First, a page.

THE decease of George Graham gave our
citizens an opportunity for holding "memorial services" over
departed worth, and a similar event might have been taken advantage of
in 1850, when the papers of the city announced the death of George W.
Neff, who had long been one of the most trusted leaders in our
commercial world, his enterprise and business sagacity being recognized
in every thing tending to promote the future growth of Cincinnati or
increase the comfort and welfare of its citizens.
George W. Neff belonged to one of the
oldest and most respectable families of Philadelphia, where he was born
May 19, 1800, receiving a good practical education, and graduating at
Princeton with the highest honors, in 1818, when only eighteen years of
age, and afterward received a thorough training in business. He then
studied law with Hon. Horace Binney, the Nestor of the Philadelphia bar,
in his first case having as an opposing counsel his old preceptor, over
whom he gained a victory. Young Neff', appreciating the grander chances
for success in the then Far West, came to Cincinnati in 1824, and
commenced a mercantile career, which was soon to rank him among our
ablest and most. discreet financiers—which is saying much, when we
remember that Josiah Lawrence, Griffin Taylor, John Kilgour, John .C.
Culbertson, R. R. Springer, William Barr, and others of the same class
of old-school merchants were then in their prime.
George W. Neff was active and far-seeing.
His business shrewdness intuitively taught him that Cincinnati was
admirably located to become a vast metropolis; but to give it a fair
chance to outstrip its would-be rivals, it must have canals, turnpikes,
railroads, and other means of transportation ; and at once Mr. Neff
successfully put into operation our system of turnpikes, and became one
of the most zealous advocates of our canal and railroad systems, being
one of the foremost in advocating the construction of a great railroad
to the South. He was the first president of the Little Miami Railroad,
and, as president of Council, secured the credit of the city in aiding
that road.. In those days we had no paid fire department, and the very
best citizens were volunteers to fight the fiery elements, and of all
these brave men none were more gallant than George W. Neff, the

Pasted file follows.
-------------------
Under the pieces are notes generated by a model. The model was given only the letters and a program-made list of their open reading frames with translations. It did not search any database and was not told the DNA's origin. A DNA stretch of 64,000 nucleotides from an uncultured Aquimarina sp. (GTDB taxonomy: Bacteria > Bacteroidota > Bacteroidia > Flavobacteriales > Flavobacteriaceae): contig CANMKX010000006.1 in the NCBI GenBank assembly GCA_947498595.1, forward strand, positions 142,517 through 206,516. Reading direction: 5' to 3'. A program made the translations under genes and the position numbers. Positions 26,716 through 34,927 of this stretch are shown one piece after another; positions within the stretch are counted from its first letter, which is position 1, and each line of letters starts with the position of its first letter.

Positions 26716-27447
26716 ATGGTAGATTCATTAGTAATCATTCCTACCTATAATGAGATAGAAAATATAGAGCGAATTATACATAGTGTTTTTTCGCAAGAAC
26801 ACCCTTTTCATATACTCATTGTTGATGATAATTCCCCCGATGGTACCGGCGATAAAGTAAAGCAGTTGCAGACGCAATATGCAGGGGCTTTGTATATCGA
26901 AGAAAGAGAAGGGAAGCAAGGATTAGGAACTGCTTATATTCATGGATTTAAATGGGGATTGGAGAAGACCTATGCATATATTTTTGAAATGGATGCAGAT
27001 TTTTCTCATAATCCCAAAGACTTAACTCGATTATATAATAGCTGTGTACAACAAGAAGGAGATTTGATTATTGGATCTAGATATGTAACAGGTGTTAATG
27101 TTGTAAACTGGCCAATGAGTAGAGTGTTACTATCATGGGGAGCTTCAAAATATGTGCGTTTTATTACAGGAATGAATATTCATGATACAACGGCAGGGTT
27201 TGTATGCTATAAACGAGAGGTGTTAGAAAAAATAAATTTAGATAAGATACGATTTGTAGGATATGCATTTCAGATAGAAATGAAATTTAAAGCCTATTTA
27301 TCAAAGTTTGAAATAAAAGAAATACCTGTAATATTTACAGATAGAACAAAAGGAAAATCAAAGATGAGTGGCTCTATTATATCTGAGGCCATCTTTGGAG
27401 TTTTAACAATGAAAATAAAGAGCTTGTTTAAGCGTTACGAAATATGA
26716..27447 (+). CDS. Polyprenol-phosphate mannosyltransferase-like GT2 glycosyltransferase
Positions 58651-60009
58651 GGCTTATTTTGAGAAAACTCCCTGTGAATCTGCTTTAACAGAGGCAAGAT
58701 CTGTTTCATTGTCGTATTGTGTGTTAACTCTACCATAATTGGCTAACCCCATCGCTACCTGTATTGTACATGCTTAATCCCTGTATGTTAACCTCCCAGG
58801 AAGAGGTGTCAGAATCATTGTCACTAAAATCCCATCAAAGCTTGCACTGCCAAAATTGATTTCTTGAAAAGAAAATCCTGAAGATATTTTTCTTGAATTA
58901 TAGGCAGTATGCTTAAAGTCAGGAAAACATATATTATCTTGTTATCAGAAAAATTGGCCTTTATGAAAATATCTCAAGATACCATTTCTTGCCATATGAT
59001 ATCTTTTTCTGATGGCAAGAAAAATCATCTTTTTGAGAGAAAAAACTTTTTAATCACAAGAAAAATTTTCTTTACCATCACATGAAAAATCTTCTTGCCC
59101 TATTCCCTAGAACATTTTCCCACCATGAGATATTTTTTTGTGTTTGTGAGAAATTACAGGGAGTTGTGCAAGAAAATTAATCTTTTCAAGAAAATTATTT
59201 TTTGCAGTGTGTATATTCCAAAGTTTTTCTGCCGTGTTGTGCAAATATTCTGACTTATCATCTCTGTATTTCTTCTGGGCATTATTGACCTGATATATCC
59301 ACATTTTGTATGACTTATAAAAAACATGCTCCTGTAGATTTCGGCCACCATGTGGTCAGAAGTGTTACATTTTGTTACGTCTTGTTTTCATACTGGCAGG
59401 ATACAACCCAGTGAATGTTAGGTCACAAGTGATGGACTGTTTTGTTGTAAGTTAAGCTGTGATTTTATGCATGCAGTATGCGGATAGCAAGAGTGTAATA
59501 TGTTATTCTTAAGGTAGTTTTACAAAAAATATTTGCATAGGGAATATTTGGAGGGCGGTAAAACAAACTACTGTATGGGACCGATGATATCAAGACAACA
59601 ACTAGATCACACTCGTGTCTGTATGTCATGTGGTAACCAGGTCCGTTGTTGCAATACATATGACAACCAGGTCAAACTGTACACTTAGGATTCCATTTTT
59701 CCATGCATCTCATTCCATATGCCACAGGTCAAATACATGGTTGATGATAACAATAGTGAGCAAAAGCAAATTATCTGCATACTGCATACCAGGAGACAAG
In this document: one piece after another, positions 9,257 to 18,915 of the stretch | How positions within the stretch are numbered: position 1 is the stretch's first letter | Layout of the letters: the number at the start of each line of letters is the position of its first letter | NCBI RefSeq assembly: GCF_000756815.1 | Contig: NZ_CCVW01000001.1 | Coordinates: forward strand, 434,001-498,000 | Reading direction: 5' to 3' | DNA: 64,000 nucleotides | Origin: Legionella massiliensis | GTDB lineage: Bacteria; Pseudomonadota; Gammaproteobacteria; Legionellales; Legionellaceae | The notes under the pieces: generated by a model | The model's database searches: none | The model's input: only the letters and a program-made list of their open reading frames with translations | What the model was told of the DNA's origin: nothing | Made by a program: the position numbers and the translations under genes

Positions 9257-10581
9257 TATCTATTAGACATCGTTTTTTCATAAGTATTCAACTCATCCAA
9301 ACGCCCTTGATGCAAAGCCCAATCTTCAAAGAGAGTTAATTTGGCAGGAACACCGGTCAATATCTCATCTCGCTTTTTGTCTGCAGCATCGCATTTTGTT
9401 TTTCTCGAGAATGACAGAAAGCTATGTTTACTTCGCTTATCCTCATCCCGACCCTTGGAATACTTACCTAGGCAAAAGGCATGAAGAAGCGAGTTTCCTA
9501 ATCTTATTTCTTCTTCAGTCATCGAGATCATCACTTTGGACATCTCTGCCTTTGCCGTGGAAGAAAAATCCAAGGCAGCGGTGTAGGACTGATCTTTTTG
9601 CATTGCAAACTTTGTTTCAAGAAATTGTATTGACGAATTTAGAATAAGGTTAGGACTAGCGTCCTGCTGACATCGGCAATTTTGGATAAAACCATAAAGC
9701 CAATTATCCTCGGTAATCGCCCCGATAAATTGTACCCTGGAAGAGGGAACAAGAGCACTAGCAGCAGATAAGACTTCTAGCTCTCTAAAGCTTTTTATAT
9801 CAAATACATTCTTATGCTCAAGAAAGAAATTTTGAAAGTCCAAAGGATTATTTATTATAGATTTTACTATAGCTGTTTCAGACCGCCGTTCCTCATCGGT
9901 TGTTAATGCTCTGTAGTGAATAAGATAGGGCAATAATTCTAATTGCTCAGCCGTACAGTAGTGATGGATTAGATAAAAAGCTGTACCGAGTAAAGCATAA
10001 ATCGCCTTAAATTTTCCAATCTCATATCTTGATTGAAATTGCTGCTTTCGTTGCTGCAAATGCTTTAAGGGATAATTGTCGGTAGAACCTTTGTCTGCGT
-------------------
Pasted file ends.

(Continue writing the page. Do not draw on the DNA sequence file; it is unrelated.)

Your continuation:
president of the famous " Independent Red Rovers."
In business Mr. Neff was quick and
positive, but withal extremely conservative; and it was. this careful
weighing of cause and effect which caused him to be selected as the
president of the Lafayette Bank, and the first president of the
Firemen's Insurance Company, a corporation which, from its foundation,
has always been known for its solidity, and which during its entire
career of a half century has only had three presidents, George W. Neff,
Josiah Lawrence, and Ex-mayor Henry E. Spencer, its present head.
Mr. Neff had only reached the zenith of
his manhood, although he had done so much, when, August 9, 1850, he was
laid to rest in Spring Grove Cemetery, of which beautiful "City of
the Dead " he was one of the founders.
Mr. Neff was married to Miss Maria White,
in Philadelphia, October 1, 1827, the latter being the daughter of Mr.
Ambrose White, long known in business in Philadelphia, and only deceased
a few years since, at the advanced age of ninety-four years.
Mrs. Neff was a lady of rare grace and
great philanthropy ; ardent in her missions of charity and acts of
mercy, in all things a helpmate for a noble husband, whom she survived
almost twenty years, dying June 16, 1871, in the seventieth year of her
age, she having been born December 19, 1802.
General George W. Neff; one of the
gallant officers of the nation during the late war, and now one of our
well-known business men ; Mrs. Caroline N., wife of the late Samuel C.
Humes; and the late Ambrose W. Neff, were children of this excellent
The late venerable and respected
merchants, William and Peter Neff, were brothers of George W. Neff, both
of whom became residents of this city a few years after the latter came
here. DE B.
Source: In Memoriam
Cincinnati 1881, Cincinnati, A. E. Jones, Publisher, 1881.